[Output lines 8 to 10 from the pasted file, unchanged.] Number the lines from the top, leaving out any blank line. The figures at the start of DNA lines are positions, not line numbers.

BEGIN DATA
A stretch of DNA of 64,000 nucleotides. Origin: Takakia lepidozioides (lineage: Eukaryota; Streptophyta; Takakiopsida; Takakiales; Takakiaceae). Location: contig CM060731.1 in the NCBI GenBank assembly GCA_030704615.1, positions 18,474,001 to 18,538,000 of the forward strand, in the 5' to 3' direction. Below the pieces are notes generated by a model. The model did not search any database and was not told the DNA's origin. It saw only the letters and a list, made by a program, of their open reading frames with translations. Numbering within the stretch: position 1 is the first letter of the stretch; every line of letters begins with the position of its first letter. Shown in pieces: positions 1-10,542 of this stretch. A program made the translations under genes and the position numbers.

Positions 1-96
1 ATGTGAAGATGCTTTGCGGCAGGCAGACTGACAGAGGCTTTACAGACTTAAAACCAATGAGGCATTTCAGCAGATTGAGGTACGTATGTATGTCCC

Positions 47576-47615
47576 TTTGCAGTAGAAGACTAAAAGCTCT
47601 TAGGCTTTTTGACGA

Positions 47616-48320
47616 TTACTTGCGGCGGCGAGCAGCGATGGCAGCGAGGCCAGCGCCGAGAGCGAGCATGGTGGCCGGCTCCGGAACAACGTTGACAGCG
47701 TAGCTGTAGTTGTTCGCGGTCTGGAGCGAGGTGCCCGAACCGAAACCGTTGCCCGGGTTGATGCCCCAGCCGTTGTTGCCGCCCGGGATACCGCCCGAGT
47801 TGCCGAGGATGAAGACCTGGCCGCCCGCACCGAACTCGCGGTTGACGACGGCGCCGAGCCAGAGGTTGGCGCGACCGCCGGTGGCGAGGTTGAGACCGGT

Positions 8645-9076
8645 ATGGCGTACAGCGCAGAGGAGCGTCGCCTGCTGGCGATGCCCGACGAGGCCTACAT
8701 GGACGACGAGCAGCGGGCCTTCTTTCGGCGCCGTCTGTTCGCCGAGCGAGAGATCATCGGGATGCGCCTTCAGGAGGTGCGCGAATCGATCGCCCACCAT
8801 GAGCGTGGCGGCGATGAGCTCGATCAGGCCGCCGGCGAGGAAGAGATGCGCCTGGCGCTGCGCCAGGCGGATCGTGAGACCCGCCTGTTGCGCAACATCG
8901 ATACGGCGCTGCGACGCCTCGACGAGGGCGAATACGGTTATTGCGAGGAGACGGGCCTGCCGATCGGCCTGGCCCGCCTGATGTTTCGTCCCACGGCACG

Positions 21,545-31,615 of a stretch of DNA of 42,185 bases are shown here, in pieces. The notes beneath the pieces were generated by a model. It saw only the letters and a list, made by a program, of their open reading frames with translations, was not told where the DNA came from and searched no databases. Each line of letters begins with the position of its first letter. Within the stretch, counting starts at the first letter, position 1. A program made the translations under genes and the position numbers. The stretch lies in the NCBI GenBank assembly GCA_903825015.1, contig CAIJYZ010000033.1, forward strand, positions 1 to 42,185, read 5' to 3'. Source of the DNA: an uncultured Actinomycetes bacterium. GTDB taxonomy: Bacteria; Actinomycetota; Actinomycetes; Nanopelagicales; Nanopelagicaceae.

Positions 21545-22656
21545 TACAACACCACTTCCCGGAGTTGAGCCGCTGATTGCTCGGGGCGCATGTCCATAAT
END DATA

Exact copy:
47616 TTACTTGCGGCGGCGAGCAGCGATGGCAGCGAGGCCAGCGCCGAGAGCGAGCATGGTGGCCGGCTCCGGAACAACGTTGACAGCG
47701 TAGCTGTAGTTGTTCGCGGTCTGGAGCGAGGTGCCCGAACCGAAACCGTTGCCCGGGTTGATGCCCCAGCCGTTGTTGCCGCCCGGGATACCGCCCGAGT
47801 TGCCGAGGATGAAGACCTGGCCGCCCGCACCGAACTCGCGGTTGACGACGGCGCCGAGCCAGAGGTTGGCGCGACCGCCGGTGGCGAGGTTGAGACCGGT